CLIVE, IOWA — The small businessman who hosted and supports Mitt Romney here — and makes a healthy portion of his living outsourcing manufacturing work to China — has a message for his fellow businessfolk: Don’t worry, Romney’s tough talk on China is just that. Talk.
At his final rally of the penultimate day before the caucuses kick off here, Romney blasted China, as he has many, many times on the trail.
“I’ll clamp down on China that’s been cheating,” Romney said. “They’ve been stealing our intellectual property, our designs, our patents, our know-how, our brands, they’ve been hacking into our computers. That has got to stop.”
“I will stop it if I’m President of the United States,” Romney said.
This kind of stuff is a fixture of the Romney campaign stump speech. And it’s given his opponents pause. Jon Huntsman has said Romney’s promise to “brand China a currency manipulator” is dangerous talk that could lead to a costly trade war.
Romney’s Clive remarks came in the manufacturing center of Competitive Edge, an Iowa firm that makes branded items for promotional campaigns. Much of their work is done in China, as the company’s website points out, and owner David Greenspon told me after Romney’s speech that, though he is a supporter of Romney and plans to vote for him, he shares Huntsman’s take on Romney’s China rhetoric.
“You don’t push China. If you push China you’ve got a problem,” he said, adding, “Huntsman is right about China.”
This is not to say that Greenspon doesn’t have a beef with China. He agrees with Romney that the country is unfair in its trading practices and explained to me that though “I’m part of the problem” when it comes to companies sending work to China, he’s working hard to lessen his reliance on the country.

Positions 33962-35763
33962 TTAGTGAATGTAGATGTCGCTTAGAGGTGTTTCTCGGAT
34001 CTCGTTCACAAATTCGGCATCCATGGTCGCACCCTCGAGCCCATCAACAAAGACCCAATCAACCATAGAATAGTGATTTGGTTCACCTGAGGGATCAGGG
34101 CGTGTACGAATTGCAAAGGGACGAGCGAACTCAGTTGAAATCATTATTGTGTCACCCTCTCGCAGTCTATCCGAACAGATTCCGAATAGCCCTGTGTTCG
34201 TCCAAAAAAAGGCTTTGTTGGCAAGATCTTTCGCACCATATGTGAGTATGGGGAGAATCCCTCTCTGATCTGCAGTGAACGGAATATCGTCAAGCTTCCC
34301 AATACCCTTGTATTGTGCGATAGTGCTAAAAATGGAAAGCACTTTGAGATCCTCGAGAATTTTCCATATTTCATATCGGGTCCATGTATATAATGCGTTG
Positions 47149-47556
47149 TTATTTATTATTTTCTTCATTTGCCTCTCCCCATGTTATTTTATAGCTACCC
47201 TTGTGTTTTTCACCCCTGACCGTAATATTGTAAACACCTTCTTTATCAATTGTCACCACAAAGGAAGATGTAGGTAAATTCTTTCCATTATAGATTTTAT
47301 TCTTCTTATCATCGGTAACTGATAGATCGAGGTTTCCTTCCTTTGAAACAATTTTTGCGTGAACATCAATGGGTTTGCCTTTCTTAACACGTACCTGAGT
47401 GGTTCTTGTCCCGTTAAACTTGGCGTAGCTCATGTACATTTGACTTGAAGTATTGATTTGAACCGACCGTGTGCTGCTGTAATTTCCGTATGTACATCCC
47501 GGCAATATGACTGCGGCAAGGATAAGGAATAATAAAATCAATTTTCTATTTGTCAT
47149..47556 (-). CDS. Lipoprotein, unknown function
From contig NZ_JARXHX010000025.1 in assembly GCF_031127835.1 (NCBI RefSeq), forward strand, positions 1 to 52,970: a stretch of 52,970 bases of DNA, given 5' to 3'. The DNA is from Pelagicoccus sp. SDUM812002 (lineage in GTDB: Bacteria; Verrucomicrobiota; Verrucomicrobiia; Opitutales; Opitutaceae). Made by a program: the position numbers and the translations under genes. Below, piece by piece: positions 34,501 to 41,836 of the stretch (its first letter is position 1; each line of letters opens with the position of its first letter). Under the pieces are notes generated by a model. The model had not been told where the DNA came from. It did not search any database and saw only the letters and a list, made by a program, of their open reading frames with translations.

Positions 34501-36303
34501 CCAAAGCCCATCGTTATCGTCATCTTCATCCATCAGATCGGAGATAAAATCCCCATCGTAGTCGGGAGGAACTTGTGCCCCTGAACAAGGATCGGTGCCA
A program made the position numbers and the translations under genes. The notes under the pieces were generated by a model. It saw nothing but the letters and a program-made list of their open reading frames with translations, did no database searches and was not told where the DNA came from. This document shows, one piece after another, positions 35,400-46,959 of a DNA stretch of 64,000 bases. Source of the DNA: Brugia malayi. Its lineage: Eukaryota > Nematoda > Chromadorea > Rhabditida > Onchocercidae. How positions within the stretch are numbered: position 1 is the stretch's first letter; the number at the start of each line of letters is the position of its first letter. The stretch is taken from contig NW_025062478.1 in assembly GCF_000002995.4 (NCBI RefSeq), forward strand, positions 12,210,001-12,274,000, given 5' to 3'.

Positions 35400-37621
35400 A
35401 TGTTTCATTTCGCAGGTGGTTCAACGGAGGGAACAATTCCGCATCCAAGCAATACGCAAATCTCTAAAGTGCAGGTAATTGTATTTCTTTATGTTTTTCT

He also said he doesn’t think Romney’s being completely serious when it comes to his tough China talk.
“I think the rhetoric of a campaign is different than the actual application,” he said. “[Romney] will sit down and he will get the right people in, he will take the advice of maybe a Huntsman who will say, ‘this is how to handle China.’”
You need leadership, this is a leader. You can get all those other pieces and put them under that umbrella and you can get all of this right. I don’t think he’s an expert in every area, but I think of all the choices out there, he’s got all the elements to get us to where we need to go because he’s going to go get the team. We don’t have a team yet. We have to build that. So we now have a pretty good coach. And the coach that there are problems, and he knows that people have expectations and he also knows that he can’t do it immediately.
When it comes to actually governing, Greenspon said he expects Romney will take a much softer approach to China at the urging of his supporters in the business community.
“I think he would sit down with China, and he would sit and he would get brought up to speed with every one of the people that are now in our trading delegation — a lot of our companies make money there,” he said. “You’ve just got to find a happy medium.”
“I think the happy medium he’ll put together,” Greenspon continued. “I don’t think any of these words you can weigh by themselves as exclusive sound bites. That’s my understanding of it.”
I asked him if he’d talked to Romney about China. Greenspon said he “talked more about leadership,” but it was clear where he thinks Romney will come down on China once in office.
“I don’t have a complaint, I’ll put my two cents in,” he said of their conversations. “First get me the leadership and then we can figure out what the platform will be and its fine little minutiae.”